or that they have a very very strong outside incentive to stick together (military unit, forced by super powerful magician etc).

Else it feels very unnatural and makes going forward in the campaign harder or even impossible.

The Glyphstone
2013-01-27, 04:47 PM
Has your group improved at all beyond the stories of insanity you shared previously?

AuraTwilight
2013-01-28, 03:33 AM
Yea, what's with that? Whenever you start a new thread it's almost always about your problems with your group being stupid and immature.

Talakeal
2013-01-28, 12:59 PM
Yea, what's with that? Whenever you start a new thread it's almost always about your problems with your group being stupid and immature.

Maybe I have stupid immature players?

Seriously though... it isn't every thread I post, but it is a lot. I guess it is because I usually post when I have an issue I would like help with, and since I normally play in homebrew campaign settings / rule sets it is usually problems with group dynamic that I seek advice on rather than rules or fluff.

I am working on finding a new group, but it is slow going. I am not currently playing in any games right now, but I am talking with my old group about a new campaign in advance, trying to sort out any problems pre game by getting everyone on the same train before it starts. Hopefully that will mitigate any disasters that may come up.


Has your group improved at all beyond the stories of insanity you shared previously?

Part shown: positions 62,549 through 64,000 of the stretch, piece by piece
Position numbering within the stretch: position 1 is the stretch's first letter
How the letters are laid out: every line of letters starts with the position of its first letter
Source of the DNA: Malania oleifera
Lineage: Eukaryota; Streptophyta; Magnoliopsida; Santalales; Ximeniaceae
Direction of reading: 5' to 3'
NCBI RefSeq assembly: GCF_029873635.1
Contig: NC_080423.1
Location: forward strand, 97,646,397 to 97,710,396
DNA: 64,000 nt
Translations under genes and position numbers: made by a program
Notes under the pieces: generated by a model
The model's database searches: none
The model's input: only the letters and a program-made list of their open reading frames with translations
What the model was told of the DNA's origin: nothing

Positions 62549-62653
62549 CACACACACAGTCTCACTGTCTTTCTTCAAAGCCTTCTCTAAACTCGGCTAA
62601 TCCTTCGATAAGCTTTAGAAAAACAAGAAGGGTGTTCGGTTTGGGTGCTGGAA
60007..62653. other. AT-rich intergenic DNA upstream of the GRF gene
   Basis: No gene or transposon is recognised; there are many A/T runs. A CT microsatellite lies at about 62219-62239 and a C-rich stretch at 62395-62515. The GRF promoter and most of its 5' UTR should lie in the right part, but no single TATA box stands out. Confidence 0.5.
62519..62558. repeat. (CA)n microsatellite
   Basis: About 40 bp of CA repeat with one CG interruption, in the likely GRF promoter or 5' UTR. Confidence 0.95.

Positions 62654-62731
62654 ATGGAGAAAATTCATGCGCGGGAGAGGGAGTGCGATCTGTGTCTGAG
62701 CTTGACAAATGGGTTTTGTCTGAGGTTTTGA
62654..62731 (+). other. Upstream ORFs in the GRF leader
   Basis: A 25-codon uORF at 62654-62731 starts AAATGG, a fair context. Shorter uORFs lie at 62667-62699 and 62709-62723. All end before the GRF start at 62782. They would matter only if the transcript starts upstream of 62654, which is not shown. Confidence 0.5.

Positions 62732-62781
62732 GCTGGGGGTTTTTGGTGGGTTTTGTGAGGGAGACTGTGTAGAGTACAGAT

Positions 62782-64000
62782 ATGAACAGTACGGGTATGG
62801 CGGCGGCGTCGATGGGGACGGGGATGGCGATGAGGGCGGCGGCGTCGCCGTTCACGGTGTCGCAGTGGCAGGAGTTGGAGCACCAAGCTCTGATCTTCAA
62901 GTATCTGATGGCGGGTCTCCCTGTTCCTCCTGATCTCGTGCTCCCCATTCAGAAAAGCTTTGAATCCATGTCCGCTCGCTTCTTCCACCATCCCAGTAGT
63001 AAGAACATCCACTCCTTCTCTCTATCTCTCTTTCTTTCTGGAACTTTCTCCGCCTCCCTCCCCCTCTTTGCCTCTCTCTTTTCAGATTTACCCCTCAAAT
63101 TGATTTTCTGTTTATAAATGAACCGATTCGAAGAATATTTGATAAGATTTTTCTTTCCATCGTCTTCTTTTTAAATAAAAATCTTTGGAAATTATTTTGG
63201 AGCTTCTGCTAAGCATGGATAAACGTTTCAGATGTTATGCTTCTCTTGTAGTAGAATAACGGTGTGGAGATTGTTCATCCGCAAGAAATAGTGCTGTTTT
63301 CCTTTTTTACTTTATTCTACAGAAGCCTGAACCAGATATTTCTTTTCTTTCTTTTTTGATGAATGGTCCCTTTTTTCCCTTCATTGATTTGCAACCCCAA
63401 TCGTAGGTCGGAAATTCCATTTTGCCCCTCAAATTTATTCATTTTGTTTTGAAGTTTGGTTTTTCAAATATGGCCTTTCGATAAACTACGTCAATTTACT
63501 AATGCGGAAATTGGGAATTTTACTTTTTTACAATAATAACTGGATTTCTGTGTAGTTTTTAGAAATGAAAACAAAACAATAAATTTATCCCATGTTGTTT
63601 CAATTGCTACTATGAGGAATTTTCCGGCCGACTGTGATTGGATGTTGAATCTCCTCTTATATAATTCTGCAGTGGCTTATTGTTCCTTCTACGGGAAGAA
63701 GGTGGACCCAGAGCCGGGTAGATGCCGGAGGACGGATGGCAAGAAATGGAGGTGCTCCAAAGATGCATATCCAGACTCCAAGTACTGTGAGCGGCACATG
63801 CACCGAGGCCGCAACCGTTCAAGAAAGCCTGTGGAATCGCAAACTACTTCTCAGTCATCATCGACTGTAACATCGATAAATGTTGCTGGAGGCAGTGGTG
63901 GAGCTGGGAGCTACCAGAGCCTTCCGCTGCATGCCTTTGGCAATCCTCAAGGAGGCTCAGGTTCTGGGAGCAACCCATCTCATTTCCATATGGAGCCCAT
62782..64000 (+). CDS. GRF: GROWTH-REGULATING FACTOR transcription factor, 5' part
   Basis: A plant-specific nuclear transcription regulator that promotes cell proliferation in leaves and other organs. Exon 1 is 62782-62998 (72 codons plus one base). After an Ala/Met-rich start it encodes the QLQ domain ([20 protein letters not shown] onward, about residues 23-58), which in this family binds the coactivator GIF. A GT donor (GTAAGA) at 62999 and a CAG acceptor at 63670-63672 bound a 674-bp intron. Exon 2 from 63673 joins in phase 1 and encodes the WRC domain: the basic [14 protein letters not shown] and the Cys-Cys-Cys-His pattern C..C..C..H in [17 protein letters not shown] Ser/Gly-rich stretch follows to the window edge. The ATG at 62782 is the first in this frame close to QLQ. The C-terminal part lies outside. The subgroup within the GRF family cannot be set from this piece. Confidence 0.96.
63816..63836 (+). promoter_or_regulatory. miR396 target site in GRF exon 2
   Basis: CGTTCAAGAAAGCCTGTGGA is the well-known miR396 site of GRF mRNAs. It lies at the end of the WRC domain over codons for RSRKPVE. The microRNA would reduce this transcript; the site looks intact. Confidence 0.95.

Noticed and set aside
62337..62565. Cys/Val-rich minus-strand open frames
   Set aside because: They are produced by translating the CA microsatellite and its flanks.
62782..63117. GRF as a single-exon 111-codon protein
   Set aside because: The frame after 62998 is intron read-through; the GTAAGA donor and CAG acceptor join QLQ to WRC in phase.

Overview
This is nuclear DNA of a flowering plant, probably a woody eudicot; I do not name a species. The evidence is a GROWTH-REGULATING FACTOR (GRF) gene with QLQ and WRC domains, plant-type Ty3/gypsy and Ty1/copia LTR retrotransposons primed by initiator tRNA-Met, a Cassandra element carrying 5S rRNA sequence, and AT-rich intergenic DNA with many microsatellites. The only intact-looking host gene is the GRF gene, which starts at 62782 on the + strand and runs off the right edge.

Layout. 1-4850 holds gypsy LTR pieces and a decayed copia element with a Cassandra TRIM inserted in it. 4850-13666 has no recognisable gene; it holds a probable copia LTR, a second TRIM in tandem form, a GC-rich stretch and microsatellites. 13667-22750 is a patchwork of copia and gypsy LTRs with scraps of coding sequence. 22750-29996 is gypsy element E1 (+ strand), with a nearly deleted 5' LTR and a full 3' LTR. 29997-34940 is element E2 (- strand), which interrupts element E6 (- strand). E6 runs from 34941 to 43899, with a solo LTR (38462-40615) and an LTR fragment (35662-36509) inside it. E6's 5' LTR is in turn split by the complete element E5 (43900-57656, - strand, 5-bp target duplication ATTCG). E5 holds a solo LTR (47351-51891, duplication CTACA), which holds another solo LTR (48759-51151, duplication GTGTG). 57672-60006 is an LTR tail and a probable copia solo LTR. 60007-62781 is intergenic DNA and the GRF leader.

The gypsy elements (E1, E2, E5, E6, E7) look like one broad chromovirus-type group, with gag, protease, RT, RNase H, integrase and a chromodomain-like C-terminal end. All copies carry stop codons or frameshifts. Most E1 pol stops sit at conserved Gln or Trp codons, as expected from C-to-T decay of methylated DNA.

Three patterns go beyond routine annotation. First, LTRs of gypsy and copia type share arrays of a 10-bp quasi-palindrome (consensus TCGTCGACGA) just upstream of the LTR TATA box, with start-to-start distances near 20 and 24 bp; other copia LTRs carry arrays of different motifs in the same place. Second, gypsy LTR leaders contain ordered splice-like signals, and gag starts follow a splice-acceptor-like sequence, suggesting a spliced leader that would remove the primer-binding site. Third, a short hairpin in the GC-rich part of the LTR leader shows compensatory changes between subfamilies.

I hope so, but I doubt it. The game kind of broke up after the incidents last summer, and we haven't really played since, but as finding a new group hasn't worked out for anyone involved we are considering starting up again in a few months.

ArcturusV
2013-01-28, 01:03 PM
I still believe in the Stick approach. When a player is being purposefully obtuse or trying to break things just for the sake of breaking them. Go find a stick and hit them with it. I've dealt with enough players to know sometimes that is the only thing that will work.

I can't count the number of times I had to have conversations with players about how "no, that's not how it works in my setting", or "... you are part of a GROUP. You need to play nice with everyone and not just try to turn this into a one man band with the other players as groupies to sing your praises and throw wenches at you."

valadil
2013-01-28, 01:21 PM
I think it's perfectly acceptable to have PCs with unobtainable goals. It's just a matter of managing expectations. His goal should be "duplicate the Tippyverse" but to see how far he can go in influencing the game world in that direction.